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Evidence Will Be Heard In July On Special Prosecutor In McCullough Case

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The question of appointing a special prosecutor in the case of the decades-old murder of a Sycamore girl will continue in an additional hearing next month.

The victim's older brother, Charles Ridulph, has claimed that DeKalb County State's Attorney Richard Schmack has a "conflict of interest" in pursuing the case and has asked the court to name a special prosecutor.  

Schmack's motion to dismiss the special prosecutor request was denied by DeKalb County Circuit Judge William Brady during today's hearing. Brady scheduled an evidentiary hearing for 1:30 p.m. July 12 regarding Ridulph's motion for a special prosecutor.

Seven-year-old Maria Ridulph was abducted from her street and later killed in December 1957, and Jack D. McCullough -- known at the time of the abduction as John Tessier -- was convicted in September 2012 of the crime and sentenced to life in prison.

Schmack, in response to McCullough's appeal from prison, conducted a thorough examination of all evidence in the case earlier this spring and reported in March that there was evidence to validate McCullough's alibi that he was in Rockford at the time of the crime.

Brady vacated the conviction, and McCullough was set free. Schmack dropped the charges against McCullough, who returned to his home in the Seattle area.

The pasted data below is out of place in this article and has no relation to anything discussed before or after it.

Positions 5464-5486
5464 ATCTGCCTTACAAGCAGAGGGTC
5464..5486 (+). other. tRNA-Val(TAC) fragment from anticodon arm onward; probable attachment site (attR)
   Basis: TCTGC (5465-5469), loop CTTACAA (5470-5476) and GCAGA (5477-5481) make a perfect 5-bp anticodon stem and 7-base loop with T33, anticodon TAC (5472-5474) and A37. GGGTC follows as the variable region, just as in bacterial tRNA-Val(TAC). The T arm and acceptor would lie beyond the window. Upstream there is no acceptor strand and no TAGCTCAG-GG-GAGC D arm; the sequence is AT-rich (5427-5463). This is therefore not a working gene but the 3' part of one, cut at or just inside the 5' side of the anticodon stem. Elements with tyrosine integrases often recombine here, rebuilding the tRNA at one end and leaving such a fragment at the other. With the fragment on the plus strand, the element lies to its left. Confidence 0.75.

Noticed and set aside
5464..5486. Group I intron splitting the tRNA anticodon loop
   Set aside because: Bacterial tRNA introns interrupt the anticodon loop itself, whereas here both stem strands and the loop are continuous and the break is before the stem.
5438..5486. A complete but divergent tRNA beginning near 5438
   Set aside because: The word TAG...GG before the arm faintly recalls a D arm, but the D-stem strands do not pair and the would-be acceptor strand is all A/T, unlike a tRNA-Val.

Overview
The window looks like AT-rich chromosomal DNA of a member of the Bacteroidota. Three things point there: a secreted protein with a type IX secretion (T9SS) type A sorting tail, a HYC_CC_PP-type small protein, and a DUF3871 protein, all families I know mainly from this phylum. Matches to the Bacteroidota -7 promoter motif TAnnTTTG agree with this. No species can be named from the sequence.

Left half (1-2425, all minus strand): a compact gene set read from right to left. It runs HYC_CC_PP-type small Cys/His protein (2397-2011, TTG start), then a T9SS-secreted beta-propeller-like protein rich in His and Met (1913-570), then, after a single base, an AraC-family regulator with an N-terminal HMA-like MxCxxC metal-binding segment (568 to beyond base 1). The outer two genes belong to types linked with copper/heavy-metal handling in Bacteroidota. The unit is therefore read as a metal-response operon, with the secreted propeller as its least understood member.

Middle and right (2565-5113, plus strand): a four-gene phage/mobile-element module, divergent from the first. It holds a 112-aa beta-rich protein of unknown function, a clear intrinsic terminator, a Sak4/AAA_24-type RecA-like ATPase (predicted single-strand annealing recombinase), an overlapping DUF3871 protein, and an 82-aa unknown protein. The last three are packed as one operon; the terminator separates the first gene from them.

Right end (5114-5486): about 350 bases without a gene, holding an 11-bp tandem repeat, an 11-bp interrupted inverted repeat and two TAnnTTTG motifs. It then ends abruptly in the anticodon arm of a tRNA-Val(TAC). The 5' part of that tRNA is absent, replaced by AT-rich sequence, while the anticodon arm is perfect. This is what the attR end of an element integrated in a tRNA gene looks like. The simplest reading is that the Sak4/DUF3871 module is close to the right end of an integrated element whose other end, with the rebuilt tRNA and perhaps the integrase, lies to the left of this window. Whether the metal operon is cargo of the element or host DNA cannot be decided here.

At the hearing, Ridulph's attorney, Bruce Brandwein, says Schmack made comments on the McCullough case before his election.  This showed impropriety, in his opinion, and may warrant a special prosecutor.  

Schmack argued if Ridulph's allegations are true, then the conflict of interest would have been known three and a half years ago.  

Brandwein said he isn't trying to make life difficult for Schmack, but rather wants a second opinion from a special prosecutor and a "full and fair hearing."  

Brady allowed Northwestern University's MacArthur Justice Center to also participate in the case.  The group filed a friend of the court brief against a special prosecutor.  

If a special prosecutor is appointed, he could review the case and do one of three things:  

  • Revive the case against McCullough by reinstating the charges.
  • Concur with Schmack that there is proof McCullough was not involved.
  • Pursue another avenue of investigation.

McCullough was not present at today's hearing.

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